- The Washington Times - Friday, November 3, 2000

Lawyer admits mistake in Lewinsky probe

A former White House lawyer told a federal judge yesterday she "made a mistake" when she belatedly included a White House memo concerning Monica Lewinsky in a packet of documents she turned over to the independent counsel's office.

Michelle Peterson told U.S. District Judge Royce C. Lamberth the memo had been discovered by others at the White House and she included it in a batch of separate records she already had prepared for prosecutors, but forgot to make a note of it in a cover letter.

The independent counsel was investigating Miss Lewinsky's relationship with President Clinton, who first denied and then later admitted having an improper sexual relationship with the former intern. The memo outlined reasons for Miss Lewinsky's move to the Pentagon, including a notation concerning "extracurricular activities" at the White House.

Police say suspects videotaped gang rape

MARIETTA, Ga. The suspects accused of raping and molesting a 13-year-old mentally disabled girl videotaped part of the crime, authorities said.

District Attorney Pat Head would not say what the videotape revealed, but said he did not plan to show it to the grand jury.

Up to 25 males ages 12 to 25 raped and molested the girl for 12 hours after luring her off of a bicycle and into an apartment building, police said Wednesday.

Eight suspects have been arrested and warrants were issued for three others sought in the Oct. 13-14 attack.

Lawyer in capital case sabotaged appeals

WINSTON-SALEM, N.C. A lawyer for a death-row inmate has stepped forward and admitted sabotaging his client's appeals because he didn't like the man and thought he ought to be executed.

The disclosure came Wednesday in the case of 34-year-old Russell Tucker, who is scheduled to die Dec. 7 for the 1994 murder of a security guard.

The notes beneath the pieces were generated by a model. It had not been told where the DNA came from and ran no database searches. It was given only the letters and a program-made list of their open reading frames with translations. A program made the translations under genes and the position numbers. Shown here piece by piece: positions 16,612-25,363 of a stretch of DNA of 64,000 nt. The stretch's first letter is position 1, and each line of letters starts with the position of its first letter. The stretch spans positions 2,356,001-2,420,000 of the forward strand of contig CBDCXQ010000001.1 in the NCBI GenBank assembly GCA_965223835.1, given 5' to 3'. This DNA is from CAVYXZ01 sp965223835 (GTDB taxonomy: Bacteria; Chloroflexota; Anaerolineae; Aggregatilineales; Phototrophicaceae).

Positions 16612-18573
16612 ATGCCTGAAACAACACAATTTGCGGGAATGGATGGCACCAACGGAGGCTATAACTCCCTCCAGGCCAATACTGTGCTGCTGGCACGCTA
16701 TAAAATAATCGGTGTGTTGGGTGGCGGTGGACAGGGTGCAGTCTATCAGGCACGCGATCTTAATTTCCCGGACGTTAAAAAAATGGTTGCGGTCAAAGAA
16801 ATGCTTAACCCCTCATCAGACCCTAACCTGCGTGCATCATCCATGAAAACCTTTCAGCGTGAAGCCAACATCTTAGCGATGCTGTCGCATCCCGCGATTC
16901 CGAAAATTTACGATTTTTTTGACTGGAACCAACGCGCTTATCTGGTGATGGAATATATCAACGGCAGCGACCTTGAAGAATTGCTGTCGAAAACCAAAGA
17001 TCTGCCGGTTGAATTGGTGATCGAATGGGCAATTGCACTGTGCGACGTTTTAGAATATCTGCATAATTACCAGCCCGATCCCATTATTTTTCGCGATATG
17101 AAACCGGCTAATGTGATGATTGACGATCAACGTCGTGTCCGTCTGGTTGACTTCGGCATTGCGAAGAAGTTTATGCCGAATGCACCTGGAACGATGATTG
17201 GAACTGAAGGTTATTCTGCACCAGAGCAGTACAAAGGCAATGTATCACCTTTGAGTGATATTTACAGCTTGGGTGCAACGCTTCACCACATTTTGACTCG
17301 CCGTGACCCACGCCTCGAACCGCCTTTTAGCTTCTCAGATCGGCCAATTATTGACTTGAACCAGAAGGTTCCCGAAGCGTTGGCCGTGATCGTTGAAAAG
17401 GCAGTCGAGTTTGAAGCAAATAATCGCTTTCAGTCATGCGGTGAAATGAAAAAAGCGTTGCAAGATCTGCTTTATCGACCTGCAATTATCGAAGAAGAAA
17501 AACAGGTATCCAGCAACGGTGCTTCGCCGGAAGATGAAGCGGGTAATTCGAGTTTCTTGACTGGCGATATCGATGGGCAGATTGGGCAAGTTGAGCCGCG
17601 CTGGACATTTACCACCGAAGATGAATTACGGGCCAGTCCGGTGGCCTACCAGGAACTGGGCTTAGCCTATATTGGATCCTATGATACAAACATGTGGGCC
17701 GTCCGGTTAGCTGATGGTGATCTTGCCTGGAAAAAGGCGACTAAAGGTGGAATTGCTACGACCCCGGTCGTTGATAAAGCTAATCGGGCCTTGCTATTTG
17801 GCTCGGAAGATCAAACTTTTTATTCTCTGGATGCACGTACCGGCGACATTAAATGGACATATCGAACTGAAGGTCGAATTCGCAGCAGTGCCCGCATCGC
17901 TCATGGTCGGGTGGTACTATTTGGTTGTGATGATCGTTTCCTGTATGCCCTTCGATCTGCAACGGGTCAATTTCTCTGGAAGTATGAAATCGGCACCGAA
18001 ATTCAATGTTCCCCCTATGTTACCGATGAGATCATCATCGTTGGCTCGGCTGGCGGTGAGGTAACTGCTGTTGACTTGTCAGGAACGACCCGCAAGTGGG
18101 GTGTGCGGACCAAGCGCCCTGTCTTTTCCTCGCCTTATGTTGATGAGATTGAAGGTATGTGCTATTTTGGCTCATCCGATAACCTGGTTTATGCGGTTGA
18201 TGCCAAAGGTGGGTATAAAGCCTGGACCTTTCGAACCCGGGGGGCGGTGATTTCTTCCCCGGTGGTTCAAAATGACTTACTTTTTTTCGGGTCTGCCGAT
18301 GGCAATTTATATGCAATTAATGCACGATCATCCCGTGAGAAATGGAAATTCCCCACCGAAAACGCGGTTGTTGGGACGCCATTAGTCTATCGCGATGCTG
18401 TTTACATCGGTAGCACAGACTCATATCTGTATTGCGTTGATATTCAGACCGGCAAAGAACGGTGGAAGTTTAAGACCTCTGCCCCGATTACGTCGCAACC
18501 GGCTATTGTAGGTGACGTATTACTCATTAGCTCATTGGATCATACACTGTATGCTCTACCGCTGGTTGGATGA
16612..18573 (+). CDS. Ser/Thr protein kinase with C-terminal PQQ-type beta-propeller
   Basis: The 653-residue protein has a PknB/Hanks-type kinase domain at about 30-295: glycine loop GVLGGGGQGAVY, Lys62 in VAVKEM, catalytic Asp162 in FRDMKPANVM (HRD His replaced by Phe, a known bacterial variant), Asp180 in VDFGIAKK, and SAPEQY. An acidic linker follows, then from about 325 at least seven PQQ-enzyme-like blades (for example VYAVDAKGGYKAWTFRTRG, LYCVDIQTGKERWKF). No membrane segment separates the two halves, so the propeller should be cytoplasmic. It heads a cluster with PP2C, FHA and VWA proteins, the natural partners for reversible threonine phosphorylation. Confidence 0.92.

A remorseful David B. Smith said he caused his co-counsel to miss a key state Supreme Court deadline for filing an appeal.

"I decided that Mr. Tucker deserved to die, and I would not do anything to prevent his execution," Mr. Smith said in a recent affidavit.

Co-counsel Steven Allen asked a Superior Court judge Wednesday to let the appeal be heard and name new lawyers for Tucker. But the judge said both questions are up to the Supreme Court.

Catholic bishop backs homosexual rights plan

PORTLAND, Maine Maine Catholics have their bishop's blessing to vote for a ballot measure Tuesday that would ban discrimination in housing, credit and employment on the basis of sexual orientation.

Bishop Joseph Gerry of the Roman Catholic Diocese of Portland has backed a homosexual rights measure that would make a distinction between sexual orientation or sexual behavior. The Catholic Church considers sex outside of marriage a sin.

Religious groups would be exempt, but church agencies that get government money such as hospitals would lose it unless they complied.

Iraqi scientist got data from '40s atomic bomb

A former high-ranking official in Iraq's nuclear weapons program says Baghdad has the design capability to build an atomic bomb, with help from a surprising source: Library copies of reports on the Manhattan Project that built the U.S. bombs that were dropped on Japan.

"I found a nice gift from the U.S. Atomic Energy Project at the library the Manhattan Project report," Khidhir Hamza, a nuclear physicist who defected in 1994, said yesterday in a rare public appearance.

One of only three or four nuclear physicists in Iraq when the bomb project began in the 1970s, he says he found the reports at Iraq's atomic energy library "in a corner with a pile of dust on them … sitting there telling me exactly what to do."

The physicist also told his audience at the Carnegie Endowment for International Peace that Iraq has designed a bomb and has the equipment to build it but lacks the necessary uranium or other fissile material.

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